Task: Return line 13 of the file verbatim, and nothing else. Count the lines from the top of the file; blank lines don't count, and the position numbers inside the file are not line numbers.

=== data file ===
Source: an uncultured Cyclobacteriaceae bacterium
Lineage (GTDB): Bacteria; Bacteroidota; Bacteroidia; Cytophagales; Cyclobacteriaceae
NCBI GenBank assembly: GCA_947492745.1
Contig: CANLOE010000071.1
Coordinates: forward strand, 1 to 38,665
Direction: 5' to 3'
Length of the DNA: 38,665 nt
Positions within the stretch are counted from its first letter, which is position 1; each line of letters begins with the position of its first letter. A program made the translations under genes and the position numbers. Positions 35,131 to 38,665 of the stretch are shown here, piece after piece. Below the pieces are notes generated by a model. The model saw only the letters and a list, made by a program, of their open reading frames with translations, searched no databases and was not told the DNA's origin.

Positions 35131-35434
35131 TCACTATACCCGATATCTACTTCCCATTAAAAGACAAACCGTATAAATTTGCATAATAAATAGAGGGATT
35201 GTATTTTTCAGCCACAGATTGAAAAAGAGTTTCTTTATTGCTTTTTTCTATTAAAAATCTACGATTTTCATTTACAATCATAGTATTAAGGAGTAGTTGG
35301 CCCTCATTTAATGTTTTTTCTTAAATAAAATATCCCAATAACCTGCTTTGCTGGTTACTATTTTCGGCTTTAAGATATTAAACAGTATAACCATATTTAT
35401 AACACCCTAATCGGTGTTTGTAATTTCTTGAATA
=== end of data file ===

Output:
35401 AACACCCTAATCGGTGTTTGTAATTTCTTGAATA